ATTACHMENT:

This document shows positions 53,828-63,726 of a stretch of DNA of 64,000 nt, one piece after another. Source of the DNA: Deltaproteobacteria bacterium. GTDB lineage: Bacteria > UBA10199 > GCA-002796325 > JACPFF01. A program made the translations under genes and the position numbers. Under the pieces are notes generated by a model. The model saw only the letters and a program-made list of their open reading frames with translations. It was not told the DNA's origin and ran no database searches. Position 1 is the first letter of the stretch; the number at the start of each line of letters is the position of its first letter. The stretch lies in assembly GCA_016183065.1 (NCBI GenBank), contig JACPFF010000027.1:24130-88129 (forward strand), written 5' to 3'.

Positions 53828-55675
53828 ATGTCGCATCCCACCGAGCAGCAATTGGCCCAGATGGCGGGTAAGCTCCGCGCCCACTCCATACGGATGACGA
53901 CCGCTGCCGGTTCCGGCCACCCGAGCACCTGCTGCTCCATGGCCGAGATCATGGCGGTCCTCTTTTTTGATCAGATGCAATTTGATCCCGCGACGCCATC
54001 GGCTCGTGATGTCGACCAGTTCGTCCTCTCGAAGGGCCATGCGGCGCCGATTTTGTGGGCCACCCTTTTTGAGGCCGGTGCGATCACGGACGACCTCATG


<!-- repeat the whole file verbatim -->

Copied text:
This document shows positions 53,828-63,726 of a stretch of DNA of 64,000 nt, one piece after another. Source of the DNA: Deltaproteobacteria bacterium. GTDB lineage: Bacteria > UBA10199 > GCA-002796325 > JACPFF01. A program made the translations under genes and the position numbers. Under the pieces are notes generated by a model. The model saw only the letters and a program-made list of their open reading frames with translations. It was not told the DNA's origin and ran no database searches. Position 1 is the first letter of the stretch; the number at the start of each line of letters is the position of its first letter. The stretch lies in assembly GCA_016183065.1 (NCBI GenBank), contig JACPFF010000027.1:24130-88129 (forward strand), written 5' to 3'.

Positions 53828-55675
53828 ATGTCGCATCCCACCGAGCAGCAATTGGCCCAGATGGCGGGTAAGCTCCGCGCCCACTCCATACGGATGACGA
53901 CCGCTGCCGGTTCCGGCCACCCGAGCACCTGCTGCTCCATGGCCGAGATCATGGCGGTCCTCTTTTTTGATCAGATGCAATTTGATCCCGCGACGCCATC
54001 GGCTCGTGATGTCGACCAGTTCGTCCTCTCGAAGGGCCATGCGGCGCCGATTTTGTGGGCCACCCTTTTTGAGGCCGGTGCGATCACGGACGACCTCATG